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Robert frost

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  • 1. Robert Frost “The Road Not Taken” March 26, 1874- January 29, 1963
  • 2. Born in San Francisco, he moved to New England at the age of eleven and became interested in reading and writing poetry during his high school years in Lawrence, Massachusetts. He was enrolled at Dartmouth College in 1892, and later at Harvard, though he never earned a formal degree. Frost drifted through a string of occupations after leaving school, working as a teacher, cobbler, and editor of the Lawrence Sentinel. His first professional poem, "My Butterfly," was published on November 8, 1894, in the New York newspaper The Independent.
  • 3. By the time Frost returned to the United States in 1915, he had published two full-length collections, A Boy's Will and North of Boston, and his reputation was established. By the1920s, he was the most celebrated poet in America, and with each new book—including New Hampshire (1923), A Further Range (1936), Steeple Bush (1947), and In the Clearing (1962) —his fame and honors (including four Pulitzer Prizes) increased. Robert Frost lived and taught for many years in Massachusetts and Vermont, and died in Boston.
  • 4. Two roads diverged in a yellow wood, And sorry I could not travel both And be one traveler, long I stood And looked down one as far as I could To where it bent in the undergrowth; Then took the other, as just as fair, And having perhaps the better claim, Because it was grassy and wanted wear; Though as for that the passing there Had worn them really about the same, And both that morning equally lay In leaves no step had trodden black. Oh, I kept the first for another day! Yet knowing how way leads on to way, I doubted if I should ever come back. I shall be telling this with a sigh Somewhere ages and ages hence: Two roads diverged in a wood, and I-- I took the one less traveled by, And that has made all the difference. THE ROAD NOT TAKEN By: Robert Frost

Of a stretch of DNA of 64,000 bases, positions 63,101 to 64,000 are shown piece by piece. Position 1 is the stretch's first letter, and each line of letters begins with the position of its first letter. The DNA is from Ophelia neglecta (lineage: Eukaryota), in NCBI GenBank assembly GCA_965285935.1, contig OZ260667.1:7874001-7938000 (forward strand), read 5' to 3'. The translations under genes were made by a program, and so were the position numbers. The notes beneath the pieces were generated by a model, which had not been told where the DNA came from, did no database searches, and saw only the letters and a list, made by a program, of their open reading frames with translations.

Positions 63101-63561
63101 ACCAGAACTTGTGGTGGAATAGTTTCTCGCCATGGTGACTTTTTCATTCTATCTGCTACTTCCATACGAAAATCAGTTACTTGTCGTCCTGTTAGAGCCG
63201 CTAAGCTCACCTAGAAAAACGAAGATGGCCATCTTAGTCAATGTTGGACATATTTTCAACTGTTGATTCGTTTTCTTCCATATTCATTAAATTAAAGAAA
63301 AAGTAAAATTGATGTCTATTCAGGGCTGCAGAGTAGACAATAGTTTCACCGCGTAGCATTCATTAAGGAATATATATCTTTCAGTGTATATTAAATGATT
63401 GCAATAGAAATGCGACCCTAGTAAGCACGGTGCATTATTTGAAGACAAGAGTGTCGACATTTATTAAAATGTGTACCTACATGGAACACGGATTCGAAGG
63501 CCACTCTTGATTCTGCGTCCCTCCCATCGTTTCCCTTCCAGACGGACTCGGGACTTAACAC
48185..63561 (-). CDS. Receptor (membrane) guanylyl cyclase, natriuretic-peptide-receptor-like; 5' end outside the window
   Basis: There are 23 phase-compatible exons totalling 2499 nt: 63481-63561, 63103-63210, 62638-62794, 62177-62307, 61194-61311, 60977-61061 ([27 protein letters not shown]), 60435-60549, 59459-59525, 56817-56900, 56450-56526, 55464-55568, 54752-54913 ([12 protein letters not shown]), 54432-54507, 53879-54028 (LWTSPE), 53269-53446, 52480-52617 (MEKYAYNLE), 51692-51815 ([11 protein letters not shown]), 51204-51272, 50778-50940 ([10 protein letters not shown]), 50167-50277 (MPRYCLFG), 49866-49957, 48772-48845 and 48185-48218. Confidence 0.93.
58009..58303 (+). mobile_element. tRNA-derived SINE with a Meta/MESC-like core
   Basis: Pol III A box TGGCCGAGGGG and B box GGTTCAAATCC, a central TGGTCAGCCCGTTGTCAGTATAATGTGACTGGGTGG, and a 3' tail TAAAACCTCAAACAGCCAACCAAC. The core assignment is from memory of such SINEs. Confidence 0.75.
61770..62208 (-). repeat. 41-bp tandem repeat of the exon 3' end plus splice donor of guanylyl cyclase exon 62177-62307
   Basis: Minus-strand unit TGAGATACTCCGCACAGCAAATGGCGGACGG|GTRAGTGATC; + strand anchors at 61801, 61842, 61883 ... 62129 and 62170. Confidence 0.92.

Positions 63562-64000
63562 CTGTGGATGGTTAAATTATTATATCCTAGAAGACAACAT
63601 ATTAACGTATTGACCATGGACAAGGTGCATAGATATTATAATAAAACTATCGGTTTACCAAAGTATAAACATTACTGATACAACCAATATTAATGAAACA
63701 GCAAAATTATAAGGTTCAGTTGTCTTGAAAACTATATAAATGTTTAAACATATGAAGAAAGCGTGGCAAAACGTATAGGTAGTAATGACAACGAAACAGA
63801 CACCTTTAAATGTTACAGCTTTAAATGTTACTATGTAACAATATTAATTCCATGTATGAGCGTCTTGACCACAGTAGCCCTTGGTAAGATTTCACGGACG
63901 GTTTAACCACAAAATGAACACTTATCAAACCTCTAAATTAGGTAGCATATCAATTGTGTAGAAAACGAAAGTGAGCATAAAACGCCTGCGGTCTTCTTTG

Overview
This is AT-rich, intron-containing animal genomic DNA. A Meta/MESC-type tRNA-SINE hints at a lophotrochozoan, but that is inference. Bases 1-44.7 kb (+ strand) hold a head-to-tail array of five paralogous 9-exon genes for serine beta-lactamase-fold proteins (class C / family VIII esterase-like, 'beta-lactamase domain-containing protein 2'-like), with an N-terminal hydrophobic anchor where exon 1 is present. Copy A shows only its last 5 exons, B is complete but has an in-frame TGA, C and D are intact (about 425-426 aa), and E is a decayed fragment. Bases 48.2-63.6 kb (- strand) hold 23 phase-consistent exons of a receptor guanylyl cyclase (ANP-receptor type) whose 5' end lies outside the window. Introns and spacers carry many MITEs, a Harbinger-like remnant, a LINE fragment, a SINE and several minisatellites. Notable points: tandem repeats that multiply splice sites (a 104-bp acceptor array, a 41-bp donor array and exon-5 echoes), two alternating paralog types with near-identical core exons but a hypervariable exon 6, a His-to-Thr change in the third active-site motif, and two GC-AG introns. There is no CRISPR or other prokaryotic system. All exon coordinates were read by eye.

• 5. Line 1 Two roads diverged in a yellow wood, Our speaker is describing a fork in the road. This poem was first published in 1916, when cars were only just beginning to become prominent, so these roads in the wood are probably more like paths, not roads like we'd think of them today. The woods are yellow, which means that it's probably fall and the leaves are turning colors. STANZA 1
  • 6. Lines 2-3 And sorry I could not travel both And be one traveler, long I stood The speaker wants to go down both roads at once, but since it's impossible to walk down two roads at once, he has to choose one road. The speaker is "sorry" he can't travel both roads, suggesting regret. Because of the impossibility of traveling both roads, the speaker stands there trying to choose which path he's going to take. Because he's standing, we know that he's on foot, and not in a carriage or a car.
  • 7. Lines 4-5 And looked down one as far as I could To where it bent in the undergrowth; The speaker really wants to go down both paths – he's thinking hard about his choice. He's staring down one road, trying to see where it goes. But he can only see up to the first bend, where the undergrowth, the small plants and greenery of the woods, blocks his view.
  • 8. STANZA 2 Line 6 Then took the other, as just as fair, So after all this buildup about one road, which he's looked down for a long time, our speaker takes the other path. Then we get a tricky little phrase to describe this road. The first "as" makes the phrase a little more difficult. Combining the words "just" and "fair" in the same phrase is a play on words. The phrase could mean something like "as just as it is fair," as in proper, righteous, and equal. But this doesn't quite apply to a road.